George Osborne has just delivered his Autumn Statement. Much of his speech was taken up with his review of spending and management of the deficit and, with so many changes being presented in the Summer Budget it would, perhaps, have been surprising if there was much more now. However, there were some tax points and this is our initial analysis.
Stamp duty land tax (SDLT)
An additional 3% SDLT over and above the current rates will be charged from 1 April 2016 where residential property is bought as a second home or investment. There is to be an exemption for significant investors and the government is going to consult on the extent of that exemption: current thinking appears to be that companies or funds owning more than 15 residential properties should be exempt from the additional charge.
This measure was announced as a way of making cash investors contribute towards the creation of a level playing field between renters and owners of residential property. However, the window for purchases at current rates between now and April 2016 could encourage investors to crystallise any plans for buy to let acquisitions in the short term, possibly pushing up prices further.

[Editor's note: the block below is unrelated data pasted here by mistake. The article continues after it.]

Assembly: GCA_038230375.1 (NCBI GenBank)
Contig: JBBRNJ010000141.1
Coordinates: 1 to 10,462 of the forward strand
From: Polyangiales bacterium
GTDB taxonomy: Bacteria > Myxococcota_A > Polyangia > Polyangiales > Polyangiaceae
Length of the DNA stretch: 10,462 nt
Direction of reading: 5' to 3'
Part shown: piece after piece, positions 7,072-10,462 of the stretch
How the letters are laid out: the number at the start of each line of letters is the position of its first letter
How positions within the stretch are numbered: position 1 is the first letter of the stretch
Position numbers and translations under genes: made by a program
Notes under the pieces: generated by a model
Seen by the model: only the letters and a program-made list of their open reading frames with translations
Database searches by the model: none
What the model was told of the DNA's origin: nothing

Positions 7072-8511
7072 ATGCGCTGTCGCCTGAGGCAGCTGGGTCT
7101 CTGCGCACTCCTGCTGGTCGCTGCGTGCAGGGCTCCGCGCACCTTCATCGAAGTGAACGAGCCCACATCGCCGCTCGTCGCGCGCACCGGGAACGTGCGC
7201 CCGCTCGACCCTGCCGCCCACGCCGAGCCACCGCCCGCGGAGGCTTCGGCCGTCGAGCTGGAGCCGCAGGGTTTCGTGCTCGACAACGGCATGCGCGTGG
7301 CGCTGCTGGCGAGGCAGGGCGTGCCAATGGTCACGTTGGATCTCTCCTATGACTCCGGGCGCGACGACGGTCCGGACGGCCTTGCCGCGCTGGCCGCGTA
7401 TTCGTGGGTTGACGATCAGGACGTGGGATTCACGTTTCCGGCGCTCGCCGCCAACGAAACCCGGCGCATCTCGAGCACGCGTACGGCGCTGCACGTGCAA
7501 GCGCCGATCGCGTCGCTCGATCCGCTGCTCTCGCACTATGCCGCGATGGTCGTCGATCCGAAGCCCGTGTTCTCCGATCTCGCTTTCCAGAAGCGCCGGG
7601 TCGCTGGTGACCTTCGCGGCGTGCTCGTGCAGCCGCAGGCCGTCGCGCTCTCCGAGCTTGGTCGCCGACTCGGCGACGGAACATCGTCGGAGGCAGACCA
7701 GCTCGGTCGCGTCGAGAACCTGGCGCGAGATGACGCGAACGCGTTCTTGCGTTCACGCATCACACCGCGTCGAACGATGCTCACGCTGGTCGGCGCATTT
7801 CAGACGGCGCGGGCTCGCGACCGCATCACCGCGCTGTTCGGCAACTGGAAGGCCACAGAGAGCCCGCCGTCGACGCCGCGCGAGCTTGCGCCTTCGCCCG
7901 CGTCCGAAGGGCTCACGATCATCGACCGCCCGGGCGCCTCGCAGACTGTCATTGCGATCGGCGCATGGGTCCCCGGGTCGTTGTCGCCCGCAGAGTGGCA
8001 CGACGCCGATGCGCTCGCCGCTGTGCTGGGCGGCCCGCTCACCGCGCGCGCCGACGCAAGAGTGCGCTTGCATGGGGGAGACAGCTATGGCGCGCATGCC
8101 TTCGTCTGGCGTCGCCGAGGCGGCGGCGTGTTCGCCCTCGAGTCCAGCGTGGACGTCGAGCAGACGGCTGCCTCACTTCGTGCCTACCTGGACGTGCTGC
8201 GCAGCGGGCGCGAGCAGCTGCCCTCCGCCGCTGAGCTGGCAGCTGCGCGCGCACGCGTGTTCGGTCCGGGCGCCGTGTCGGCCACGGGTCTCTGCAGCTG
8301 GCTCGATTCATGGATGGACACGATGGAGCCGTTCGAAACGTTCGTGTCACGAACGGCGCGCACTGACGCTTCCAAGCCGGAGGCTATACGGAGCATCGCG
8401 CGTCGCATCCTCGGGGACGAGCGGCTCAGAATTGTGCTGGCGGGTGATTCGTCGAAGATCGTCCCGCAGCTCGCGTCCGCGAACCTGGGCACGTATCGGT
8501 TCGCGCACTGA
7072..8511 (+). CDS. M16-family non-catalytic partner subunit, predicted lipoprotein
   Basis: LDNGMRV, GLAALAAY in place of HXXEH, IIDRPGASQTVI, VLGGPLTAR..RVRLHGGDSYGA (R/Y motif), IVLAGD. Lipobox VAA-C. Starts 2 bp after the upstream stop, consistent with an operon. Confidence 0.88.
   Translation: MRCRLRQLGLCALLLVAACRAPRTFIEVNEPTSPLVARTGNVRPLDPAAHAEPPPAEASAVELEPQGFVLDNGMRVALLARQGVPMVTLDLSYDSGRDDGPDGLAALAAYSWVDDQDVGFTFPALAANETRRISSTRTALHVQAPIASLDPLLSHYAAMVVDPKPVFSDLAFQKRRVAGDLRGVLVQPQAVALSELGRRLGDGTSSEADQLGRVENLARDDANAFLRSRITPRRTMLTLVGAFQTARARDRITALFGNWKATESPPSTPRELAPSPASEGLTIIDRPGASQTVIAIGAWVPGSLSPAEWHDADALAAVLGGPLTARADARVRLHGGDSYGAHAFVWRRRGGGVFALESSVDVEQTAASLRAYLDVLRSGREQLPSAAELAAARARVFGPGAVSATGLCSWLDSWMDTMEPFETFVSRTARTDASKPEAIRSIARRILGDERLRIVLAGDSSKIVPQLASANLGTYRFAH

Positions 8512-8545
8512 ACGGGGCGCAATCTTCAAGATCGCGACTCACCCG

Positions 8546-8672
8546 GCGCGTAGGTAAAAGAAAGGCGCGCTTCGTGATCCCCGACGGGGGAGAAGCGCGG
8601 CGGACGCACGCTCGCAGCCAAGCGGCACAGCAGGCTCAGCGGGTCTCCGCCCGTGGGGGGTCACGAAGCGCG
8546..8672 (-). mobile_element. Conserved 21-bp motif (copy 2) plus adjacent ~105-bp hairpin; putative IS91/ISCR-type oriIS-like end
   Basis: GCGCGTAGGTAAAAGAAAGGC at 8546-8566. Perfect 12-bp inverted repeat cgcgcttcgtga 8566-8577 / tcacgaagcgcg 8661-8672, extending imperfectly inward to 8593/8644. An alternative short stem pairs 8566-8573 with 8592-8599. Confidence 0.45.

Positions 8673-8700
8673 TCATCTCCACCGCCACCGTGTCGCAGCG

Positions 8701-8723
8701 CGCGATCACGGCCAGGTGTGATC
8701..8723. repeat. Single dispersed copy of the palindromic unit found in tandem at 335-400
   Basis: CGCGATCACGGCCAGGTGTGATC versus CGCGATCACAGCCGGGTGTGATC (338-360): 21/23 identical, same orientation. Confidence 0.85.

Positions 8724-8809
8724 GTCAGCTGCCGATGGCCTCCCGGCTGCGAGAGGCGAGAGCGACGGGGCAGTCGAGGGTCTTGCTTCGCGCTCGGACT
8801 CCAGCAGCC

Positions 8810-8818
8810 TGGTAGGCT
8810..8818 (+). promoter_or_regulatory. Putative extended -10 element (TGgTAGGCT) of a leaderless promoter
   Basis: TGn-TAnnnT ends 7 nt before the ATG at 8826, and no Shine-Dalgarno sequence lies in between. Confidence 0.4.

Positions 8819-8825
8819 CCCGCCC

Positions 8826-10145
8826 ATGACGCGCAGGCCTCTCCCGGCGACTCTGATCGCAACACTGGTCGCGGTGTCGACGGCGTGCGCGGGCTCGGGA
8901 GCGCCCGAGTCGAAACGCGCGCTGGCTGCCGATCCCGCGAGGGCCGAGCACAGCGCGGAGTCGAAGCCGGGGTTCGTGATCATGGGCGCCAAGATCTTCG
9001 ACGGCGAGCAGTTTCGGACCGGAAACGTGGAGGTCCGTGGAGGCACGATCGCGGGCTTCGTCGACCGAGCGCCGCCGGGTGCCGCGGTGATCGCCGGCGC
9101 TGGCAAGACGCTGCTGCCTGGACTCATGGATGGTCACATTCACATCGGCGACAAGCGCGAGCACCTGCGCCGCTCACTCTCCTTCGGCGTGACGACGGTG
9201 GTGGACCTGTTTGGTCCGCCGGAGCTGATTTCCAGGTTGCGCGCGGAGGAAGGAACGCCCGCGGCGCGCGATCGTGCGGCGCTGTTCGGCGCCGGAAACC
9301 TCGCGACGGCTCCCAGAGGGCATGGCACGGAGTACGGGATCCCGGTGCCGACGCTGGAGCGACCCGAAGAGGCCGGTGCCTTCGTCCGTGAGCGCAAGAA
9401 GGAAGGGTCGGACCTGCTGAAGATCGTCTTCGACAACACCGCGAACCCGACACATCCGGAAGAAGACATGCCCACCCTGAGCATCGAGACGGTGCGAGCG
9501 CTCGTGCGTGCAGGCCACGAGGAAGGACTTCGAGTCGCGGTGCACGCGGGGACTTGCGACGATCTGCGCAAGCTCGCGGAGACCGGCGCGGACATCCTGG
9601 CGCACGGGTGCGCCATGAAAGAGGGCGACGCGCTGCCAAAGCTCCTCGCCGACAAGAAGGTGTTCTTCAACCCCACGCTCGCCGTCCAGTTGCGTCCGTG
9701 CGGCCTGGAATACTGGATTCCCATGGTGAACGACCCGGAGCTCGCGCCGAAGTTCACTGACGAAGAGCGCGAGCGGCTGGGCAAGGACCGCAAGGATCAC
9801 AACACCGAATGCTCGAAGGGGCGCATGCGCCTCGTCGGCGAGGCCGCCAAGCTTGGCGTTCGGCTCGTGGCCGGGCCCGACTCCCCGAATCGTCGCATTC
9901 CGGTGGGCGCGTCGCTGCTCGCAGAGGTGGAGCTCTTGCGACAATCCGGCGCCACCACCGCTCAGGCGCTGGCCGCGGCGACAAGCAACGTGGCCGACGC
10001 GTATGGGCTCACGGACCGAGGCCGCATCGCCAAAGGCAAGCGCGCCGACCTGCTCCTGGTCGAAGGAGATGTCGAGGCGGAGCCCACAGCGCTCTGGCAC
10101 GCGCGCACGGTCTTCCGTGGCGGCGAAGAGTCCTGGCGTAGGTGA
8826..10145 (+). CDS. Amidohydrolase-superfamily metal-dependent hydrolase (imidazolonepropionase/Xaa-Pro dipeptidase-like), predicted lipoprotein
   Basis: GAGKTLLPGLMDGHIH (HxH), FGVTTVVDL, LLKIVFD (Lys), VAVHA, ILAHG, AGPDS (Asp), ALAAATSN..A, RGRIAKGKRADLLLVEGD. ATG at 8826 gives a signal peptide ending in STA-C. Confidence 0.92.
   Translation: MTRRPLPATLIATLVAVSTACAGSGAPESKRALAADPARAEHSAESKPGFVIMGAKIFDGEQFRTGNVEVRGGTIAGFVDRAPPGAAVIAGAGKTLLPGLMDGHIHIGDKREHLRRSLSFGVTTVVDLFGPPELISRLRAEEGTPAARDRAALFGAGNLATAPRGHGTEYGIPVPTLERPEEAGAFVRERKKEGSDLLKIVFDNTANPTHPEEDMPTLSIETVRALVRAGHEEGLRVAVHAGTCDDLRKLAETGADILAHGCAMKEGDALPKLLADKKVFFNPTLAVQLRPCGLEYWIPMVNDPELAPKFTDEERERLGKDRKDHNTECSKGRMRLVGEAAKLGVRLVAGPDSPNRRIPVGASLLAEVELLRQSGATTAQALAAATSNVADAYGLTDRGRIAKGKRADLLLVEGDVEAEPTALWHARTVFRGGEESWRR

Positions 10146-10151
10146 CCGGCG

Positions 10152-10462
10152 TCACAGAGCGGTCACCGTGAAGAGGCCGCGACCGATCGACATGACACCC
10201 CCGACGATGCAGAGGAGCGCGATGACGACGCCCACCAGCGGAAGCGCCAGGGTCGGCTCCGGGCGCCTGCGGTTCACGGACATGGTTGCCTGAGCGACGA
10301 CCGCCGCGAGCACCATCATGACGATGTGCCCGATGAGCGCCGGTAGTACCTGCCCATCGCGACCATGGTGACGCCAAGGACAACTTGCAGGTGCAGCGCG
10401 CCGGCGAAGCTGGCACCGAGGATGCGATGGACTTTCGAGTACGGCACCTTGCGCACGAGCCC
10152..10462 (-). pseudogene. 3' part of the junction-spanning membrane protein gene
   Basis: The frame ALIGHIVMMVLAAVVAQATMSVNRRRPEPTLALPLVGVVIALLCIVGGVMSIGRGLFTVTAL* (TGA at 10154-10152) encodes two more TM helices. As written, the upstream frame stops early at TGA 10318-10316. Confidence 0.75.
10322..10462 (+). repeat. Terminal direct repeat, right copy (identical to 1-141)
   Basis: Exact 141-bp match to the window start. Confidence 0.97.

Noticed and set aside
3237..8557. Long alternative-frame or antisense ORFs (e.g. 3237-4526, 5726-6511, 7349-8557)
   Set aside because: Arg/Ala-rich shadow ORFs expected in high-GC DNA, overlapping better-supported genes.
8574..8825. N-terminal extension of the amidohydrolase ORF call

Capital gains tax (CGT) - accelerated payment
In another raid on residential property investors, from April 2019, CGT due on the disposal of residential property will have to be paid within 30 days of completion. This sounds as though it will mirror the system now in operation for CGT payments by non-UK residents, although the government plans to publish draft legislation for consultation in 2016. The accelerated payments will not apply where the gain is covered by main residence relief, although it is not clear whether the entire gain needs to be exempt in order to avoid the new payment on account regime. It's assumed that this will apply to individuals (and possibly trusts) only, but we can expect the scope of the new arrangements to be clarified once the legislation/consultation is published.
Employees hired through umbrella companies and PSCs
Following the Summer Budget and subsequent consultation, relief for travel and subsistence expenses will be restricted for individuals working through intermediaries including personal service companies from 6 April 2016.
Inheritance tax - deeds of variation
Use of deeds of variation post death to redistribute an estate in a more tax efficient way have been under review. The government has now announced that no restrictions will be introduced but the use of deeds of variation will continue to be monitored.
New measures are to be introduced to reduce the scope for avoidance by businesses that dispose of plant and machinery, using an artificially low value for the plant to obtain increased capital allowances. This will be prevented where the tax advantage is one of the main purposes of the strategy.
A further measure will prevent creation of tax advantages by use of agreements to take over lease payments in return for tax free consideration.
If you would like to discuss any of the issues raised in the Autumn Statement with one of our tax partners, please contact Clare Munro or Phil Moss.